Sidewalk Liability: Slip and Fall | New Jersey Personal Injury

Submitted by New Jersey personal injury attorney, Jeffrey Hark

Bell v. Turiello, App. Div. (per curiam) (15 pp.)

Plaintiff was working as a mail carrier when she tripped and fell on the public sidewalk in front of defendants’ two-family home. She broke her ankle and injured her foot. She sued defendant-property owners alleging that their negligence in maintaining the sidewalk and in failing to warn pedestrians of the hazard was the cause of her accident and injuries. Plaintiff appeals from summary judgment dismissing her claim. The trial court ruled that plaintiff’s expert engineering report contained inadmissible net opinions because of the general immunity of residential property owners for the condition of public sidewalks, defendants are not liable to plaintiff.

Plaintiff contends her expert report and the photographs of the area where she fell demonstrate factual issues as to whether affirmative acts of defendants or the prior owners of the property caused the cracked and uneven condition of the sidewalk slabs on which she fell. The appellate panel finds no error in the trial court’s decision and affirms its order dismissing plaintiff’s claims.

The trial court correctly ruled that the parts of plaintiff’s expert’s anticipated testimony offered to prove the property owners’ affirmative acts were based on his inadmissible net opinions. Without testimony in that regard, plaintiff could not prove the necessary affirmative acts that allegedly caused the dangerous condition of the sidewalk. Defendants are entitled to summary judgment because of their general immunity from sidewalk liability as residential property owners and because of insufficient evidence from which a jury could rationally conclude that their affirmative acts caused a dangerous condition of the sidewalk.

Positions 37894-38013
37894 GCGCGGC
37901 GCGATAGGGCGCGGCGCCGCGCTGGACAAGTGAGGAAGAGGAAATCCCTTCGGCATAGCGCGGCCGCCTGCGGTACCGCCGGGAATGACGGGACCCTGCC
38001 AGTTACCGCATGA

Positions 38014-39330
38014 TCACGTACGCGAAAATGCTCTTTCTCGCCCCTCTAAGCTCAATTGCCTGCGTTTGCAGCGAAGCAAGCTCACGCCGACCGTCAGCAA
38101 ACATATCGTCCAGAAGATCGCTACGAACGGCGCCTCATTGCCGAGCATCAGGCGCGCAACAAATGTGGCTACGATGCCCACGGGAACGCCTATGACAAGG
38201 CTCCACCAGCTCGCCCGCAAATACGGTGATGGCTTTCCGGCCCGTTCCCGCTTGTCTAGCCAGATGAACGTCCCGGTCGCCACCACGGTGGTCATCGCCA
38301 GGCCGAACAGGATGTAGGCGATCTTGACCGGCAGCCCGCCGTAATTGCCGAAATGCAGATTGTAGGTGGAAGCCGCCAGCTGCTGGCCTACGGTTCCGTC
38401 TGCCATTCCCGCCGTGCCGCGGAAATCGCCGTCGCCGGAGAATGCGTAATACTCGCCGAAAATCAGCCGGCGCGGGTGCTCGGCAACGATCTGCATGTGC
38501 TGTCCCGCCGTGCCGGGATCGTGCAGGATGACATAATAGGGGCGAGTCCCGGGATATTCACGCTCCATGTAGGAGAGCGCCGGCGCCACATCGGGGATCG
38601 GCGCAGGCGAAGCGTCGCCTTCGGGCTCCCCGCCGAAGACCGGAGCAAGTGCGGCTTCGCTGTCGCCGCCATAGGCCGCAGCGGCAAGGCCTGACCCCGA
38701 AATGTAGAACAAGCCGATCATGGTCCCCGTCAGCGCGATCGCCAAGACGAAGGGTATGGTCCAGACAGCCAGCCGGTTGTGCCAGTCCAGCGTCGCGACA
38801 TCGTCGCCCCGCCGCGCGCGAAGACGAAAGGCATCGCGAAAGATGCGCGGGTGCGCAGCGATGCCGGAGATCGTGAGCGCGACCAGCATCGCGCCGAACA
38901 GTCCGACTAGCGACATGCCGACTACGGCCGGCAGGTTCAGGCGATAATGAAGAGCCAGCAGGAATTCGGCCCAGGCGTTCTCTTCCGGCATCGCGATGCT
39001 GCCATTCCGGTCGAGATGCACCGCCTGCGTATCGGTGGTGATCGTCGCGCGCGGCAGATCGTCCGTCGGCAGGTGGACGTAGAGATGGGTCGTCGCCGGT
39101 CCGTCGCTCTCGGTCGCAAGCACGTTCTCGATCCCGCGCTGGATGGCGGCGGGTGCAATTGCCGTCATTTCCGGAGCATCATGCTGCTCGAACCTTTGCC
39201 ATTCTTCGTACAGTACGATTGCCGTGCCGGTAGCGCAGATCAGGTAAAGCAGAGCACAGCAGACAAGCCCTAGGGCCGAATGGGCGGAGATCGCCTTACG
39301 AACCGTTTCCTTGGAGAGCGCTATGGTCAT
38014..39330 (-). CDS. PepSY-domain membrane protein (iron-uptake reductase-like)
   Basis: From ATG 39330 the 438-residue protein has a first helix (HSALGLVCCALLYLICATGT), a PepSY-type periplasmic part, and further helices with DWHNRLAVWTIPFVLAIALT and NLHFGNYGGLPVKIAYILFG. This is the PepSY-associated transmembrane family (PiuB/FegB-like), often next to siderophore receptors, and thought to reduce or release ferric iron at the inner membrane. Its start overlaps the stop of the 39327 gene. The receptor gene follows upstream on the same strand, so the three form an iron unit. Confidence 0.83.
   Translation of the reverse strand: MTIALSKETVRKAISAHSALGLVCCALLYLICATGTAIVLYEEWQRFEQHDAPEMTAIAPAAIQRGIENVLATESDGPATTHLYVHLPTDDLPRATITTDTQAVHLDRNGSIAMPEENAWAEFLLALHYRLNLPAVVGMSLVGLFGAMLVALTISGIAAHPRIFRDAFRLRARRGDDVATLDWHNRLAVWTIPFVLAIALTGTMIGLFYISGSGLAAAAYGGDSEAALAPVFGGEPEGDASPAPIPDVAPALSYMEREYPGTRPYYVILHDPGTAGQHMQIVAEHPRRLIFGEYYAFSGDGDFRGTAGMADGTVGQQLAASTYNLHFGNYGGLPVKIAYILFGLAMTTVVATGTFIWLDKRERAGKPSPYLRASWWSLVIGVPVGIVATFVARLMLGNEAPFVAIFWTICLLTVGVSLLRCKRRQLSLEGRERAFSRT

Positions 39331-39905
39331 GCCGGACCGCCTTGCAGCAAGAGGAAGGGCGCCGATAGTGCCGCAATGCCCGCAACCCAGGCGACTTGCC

Rule 702 permits a qualified expert witness to testify “in the form of an opinion or otherwise,” where “scientific, technical, or other specialized knowledge will assist the trier of fact to understand the evidence or to determine a fact in issue.” N.J. R. Evid. 702. Admission of expert testimony has three well-known prerequisites: (1) the intended testimony must concern a subject matter that is beyond the ken of the average juror; (2) the field testified to must be at a state of the art such that an expert’s testimony could be sufficiently reliable; and (3) the witness must have sufficient expertise to offer the intended testimony. Hisenaj v. Kuehner, 194 N.J. 6, 15 (2008). “The burden of proving that the testimony satisfies those threshold requirements rests with the party proffering the testimony.” Id. Once those prerequisites have been met the this court is required to exclude net opinion testimony when: (1) by “experts” with no expert background to make a conclusion in a particular area; (2) of a purported expert with no expert background on a particular issue; (3) when the expert cannot explain his/her conclusion or methodology; or (4) unsupported by any facts.  State v. Bealor, 187 N.J. 574, 592 (2006); State v. Nesbitt, 185 N.J. 504, 514 (2006).

In this case the expert’s opinions had nothing to do with any standard of care, the law, the property owner immunity statute, or the facts of the case.  The court bared the report and dismissed plaintiff’s case as a result.

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Jeffrey Hark is a New Jersey Civil and Criminal Lawyer.

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